Epiphyte

by Shweta Narayan

She carved me from a Bodhi root drunk
on the butter-white mother of floods
weaned me on jaggery
and ghee. I was early, impatient
to scream. My clothes too big. The wrong
doctor birthed me—the man, at her bed. She gave me

bottle-glass eyes,
a tongue of shards rolled together
in blood-gold honey. Her needle
grew blue-and-white flowers
on my too-big dress.

Listen: banyans strangle their hosts.

She painted me on fig leaf skeletons, heart-shaped
flesh rotted away to leave
that last filigree breath. Laughing girl in pigment
dried onto dead veins. She says
I bit my brother and cried, fey-cunning,
baneful. Breathless, I couldn’t stop talking. Words too big;
I too small for old-bottle eyes. They found shards
of rusty razor in my mouth.

Listen: I sickened. We always do. She’d hear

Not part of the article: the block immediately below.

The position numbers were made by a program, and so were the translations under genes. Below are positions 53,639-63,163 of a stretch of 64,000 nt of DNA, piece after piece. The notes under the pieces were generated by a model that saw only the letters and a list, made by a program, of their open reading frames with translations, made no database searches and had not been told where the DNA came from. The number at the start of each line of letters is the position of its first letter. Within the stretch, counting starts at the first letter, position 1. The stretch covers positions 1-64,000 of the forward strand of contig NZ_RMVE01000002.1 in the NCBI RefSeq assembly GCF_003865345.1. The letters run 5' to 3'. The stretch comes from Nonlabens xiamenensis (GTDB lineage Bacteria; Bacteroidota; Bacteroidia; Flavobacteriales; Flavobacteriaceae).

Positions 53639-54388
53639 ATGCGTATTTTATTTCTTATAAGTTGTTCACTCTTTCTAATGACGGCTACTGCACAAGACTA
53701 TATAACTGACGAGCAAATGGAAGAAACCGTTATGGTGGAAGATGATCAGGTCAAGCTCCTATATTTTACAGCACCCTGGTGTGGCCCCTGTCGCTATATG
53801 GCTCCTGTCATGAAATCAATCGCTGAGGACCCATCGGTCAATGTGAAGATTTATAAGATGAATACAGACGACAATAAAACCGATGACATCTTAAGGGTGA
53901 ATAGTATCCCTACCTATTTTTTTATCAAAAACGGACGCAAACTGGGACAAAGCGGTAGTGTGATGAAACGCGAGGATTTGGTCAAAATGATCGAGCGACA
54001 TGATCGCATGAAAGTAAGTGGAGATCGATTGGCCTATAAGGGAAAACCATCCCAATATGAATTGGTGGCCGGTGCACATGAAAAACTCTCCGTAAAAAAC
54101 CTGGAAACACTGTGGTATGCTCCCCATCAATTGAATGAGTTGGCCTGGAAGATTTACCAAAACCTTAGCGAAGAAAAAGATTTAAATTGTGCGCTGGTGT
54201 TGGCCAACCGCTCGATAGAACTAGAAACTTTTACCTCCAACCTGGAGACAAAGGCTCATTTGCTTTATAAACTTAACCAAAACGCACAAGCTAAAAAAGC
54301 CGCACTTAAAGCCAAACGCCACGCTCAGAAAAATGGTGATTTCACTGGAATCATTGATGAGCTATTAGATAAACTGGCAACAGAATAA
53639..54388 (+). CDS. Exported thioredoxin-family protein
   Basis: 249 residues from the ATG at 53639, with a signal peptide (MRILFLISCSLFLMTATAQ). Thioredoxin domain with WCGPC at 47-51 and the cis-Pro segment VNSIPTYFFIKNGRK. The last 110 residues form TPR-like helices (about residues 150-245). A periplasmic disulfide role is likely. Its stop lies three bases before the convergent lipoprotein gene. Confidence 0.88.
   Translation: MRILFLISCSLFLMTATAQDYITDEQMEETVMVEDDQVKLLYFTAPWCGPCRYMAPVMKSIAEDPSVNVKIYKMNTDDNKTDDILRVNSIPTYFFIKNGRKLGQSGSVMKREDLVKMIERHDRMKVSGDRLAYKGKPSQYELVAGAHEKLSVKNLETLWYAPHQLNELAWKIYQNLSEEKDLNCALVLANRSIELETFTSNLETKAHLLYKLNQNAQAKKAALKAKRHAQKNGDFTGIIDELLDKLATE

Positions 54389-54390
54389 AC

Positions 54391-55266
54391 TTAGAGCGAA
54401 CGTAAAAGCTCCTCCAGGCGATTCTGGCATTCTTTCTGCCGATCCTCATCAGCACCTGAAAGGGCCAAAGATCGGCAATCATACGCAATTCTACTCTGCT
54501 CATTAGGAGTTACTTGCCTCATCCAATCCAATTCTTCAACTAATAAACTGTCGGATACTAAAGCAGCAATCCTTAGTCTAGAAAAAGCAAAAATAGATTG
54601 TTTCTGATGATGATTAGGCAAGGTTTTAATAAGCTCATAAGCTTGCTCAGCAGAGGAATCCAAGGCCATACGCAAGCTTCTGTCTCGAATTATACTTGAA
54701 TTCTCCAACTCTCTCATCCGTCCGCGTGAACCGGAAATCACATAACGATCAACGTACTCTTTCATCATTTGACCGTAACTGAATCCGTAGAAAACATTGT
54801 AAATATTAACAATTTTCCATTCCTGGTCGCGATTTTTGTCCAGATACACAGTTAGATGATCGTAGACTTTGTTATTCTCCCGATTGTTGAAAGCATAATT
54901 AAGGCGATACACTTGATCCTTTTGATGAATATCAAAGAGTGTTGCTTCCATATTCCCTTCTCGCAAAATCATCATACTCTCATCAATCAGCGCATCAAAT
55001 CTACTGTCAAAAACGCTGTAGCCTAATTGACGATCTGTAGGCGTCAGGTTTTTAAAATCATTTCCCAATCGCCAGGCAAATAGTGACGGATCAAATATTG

that wet rattle in my infant chest
with every shallow breath. She waits

for the daughter she made to twirl in blue dresses
and spit out the shards
and laugh, to forget
that great river, that first mother, before
water-words spill drunken from my glass-sharp tongue
and take root.


Shweta Narayan’s poetry has appeared in Goblin Fruit and Coyote Wild, and her fiction in publications such as Realms of Fantasy, Strange Horizons, and The Beastly Bride anthology. She attended Clarion 2007, for which she received the Octavia E. Butler Memorial Scholarship.


Sorry, Comments are closed.